A point is reached, however, in this virtuous cycle, when stability gives way to increasing instability. The financial disasters of the past year fit well with Minsky’s theory. Structured investment vehicles, or SIVs, are a good example. These were intended to keep bank loans off-balance-sheet (regulatory arbitrage), they displayed an extreme mismatch of assets and liabilities (mortgages were financed by loans rolled over in the asset-backed commercial paper market), and they were used to finance Ponzi borrowers (subprime mortgages). The biggest banking casualties to date have been those institutions that grew most rapidly during the preceding era of stability and were most exposed to a change in sentiment among lenders.

At the moment, banks in both Europe and the U.S. are tightening lending standards, reducing their leverage and bolstering their capital resources. Minsky believed that this vicious cycle of deleveraging, if left to its own devices, would produce a severe debt deflation and depression, such as occurred in the early 1930s. Fortunately, tools to prevent such a disaster from happening have been discovered. Large government deficits serve to bolster incomes and profits, thus “validating” unwieldy debt structures. The Federal Reserve Board is also ready to act as lender of last resort to the banking system. Both these processes are now under way.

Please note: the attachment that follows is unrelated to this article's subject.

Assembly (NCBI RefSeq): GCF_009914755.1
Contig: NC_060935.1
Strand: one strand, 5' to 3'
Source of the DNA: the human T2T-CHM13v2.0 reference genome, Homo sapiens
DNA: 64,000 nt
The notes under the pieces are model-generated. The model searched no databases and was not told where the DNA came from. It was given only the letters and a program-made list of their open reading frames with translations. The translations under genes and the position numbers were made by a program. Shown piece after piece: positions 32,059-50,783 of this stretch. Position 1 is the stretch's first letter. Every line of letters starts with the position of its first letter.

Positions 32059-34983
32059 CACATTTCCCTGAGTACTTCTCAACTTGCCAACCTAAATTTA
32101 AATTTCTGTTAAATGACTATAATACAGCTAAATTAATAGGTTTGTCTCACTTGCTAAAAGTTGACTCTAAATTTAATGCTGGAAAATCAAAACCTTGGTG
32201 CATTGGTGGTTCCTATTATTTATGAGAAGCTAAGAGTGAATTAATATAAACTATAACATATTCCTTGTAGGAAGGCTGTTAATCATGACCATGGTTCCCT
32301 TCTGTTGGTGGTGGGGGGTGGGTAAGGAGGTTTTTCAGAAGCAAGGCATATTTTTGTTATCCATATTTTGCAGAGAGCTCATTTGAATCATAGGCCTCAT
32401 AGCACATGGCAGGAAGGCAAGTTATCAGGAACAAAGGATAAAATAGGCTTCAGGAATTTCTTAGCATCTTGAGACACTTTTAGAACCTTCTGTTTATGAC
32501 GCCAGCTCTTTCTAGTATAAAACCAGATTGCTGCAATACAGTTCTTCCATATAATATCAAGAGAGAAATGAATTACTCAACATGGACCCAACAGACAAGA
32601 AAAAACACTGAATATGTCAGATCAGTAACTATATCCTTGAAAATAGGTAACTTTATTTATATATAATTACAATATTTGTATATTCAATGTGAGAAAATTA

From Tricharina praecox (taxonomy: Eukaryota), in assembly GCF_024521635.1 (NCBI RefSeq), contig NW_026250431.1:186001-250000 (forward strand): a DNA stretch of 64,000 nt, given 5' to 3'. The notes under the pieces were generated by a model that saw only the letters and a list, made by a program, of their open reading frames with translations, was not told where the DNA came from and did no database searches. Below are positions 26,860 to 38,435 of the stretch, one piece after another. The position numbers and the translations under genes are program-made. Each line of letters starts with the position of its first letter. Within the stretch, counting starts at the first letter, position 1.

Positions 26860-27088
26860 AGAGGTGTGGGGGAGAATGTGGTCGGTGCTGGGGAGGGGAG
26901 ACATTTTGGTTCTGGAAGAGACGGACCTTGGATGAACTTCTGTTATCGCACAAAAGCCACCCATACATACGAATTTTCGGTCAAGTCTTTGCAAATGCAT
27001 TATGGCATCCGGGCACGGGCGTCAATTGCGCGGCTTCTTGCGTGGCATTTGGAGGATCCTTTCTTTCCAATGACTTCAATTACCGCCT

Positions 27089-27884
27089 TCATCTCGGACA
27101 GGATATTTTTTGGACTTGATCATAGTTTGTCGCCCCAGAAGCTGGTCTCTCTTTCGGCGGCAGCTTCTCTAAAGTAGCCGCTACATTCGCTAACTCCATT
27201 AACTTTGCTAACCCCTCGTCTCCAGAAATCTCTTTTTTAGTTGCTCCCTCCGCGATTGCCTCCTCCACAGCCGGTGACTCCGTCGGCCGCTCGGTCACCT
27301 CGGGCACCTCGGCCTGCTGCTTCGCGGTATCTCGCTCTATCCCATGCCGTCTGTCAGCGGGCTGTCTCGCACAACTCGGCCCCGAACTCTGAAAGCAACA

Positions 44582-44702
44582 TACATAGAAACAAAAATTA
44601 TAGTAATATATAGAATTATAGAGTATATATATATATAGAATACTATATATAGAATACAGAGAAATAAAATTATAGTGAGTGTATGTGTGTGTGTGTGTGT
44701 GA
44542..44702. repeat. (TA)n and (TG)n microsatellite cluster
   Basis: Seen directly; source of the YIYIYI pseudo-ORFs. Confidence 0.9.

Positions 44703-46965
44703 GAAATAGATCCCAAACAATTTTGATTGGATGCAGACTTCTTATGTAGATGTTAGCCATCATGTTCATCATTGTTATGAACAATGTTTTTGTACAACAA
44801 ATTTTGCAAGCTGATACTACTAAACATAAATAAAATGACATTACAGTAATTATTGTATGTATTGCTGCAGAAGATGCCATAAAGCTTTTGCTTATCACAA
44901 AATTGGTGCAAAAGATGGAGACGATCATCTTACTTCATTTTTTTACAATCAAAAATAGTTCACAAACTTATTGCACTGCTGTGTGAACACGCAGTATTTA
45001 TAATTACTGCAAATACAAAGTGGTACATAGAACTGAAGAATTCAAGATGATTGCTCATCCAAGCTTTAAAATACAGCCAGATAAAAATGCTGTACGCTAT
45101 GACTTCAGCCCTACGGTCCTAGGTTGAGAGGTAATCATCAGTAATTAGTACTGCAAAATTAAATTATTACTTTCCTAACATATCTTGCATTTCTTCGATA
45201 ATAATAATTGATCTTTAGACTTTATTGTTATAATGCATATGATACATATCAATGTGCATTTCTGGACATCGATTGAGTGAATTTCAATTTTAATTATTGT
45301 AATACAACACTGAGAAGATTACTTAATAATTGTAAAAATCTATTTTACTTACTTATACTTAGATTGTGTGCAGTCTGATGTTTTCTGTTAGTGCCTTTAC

But just because such intervention worked in the past, doesn’t guarantee current success. As Minsky observed, financial institutions change over time, so every crisis is different. “History is just history,” writes Minsky, “although the range of what can happen is limited by basic economic relations.” Take, for instance, the recently announced fiscal boost to the U.S. economy. Washington has announced plans for a $150 billion handout. That amounts to about 1 percent of U.S. GDP. But American households have been running a far larger deficit of their own. If consumers were to respond to falling home prices and tighter credit by deciding to save rather than borrow still more, then the planned fiscal measures could turn out to be insufficient.

Then there’s the question of the Fed’s role in stabilizing the banking system. So far, the Fed has taken a number of measures to help banks, in particular expanding the range of acceptable collateral against which it is prepared to lend. The trouble is that banks are not at the center of this crisis, which broke out in the securitized credit markets. According to Independent Strategy, a London-based research outfit, central bank reserves account for only 1 percent of global liquidity, while the securitized debt markets and derivatives markets are, respectively, 13 times and 75 times larger.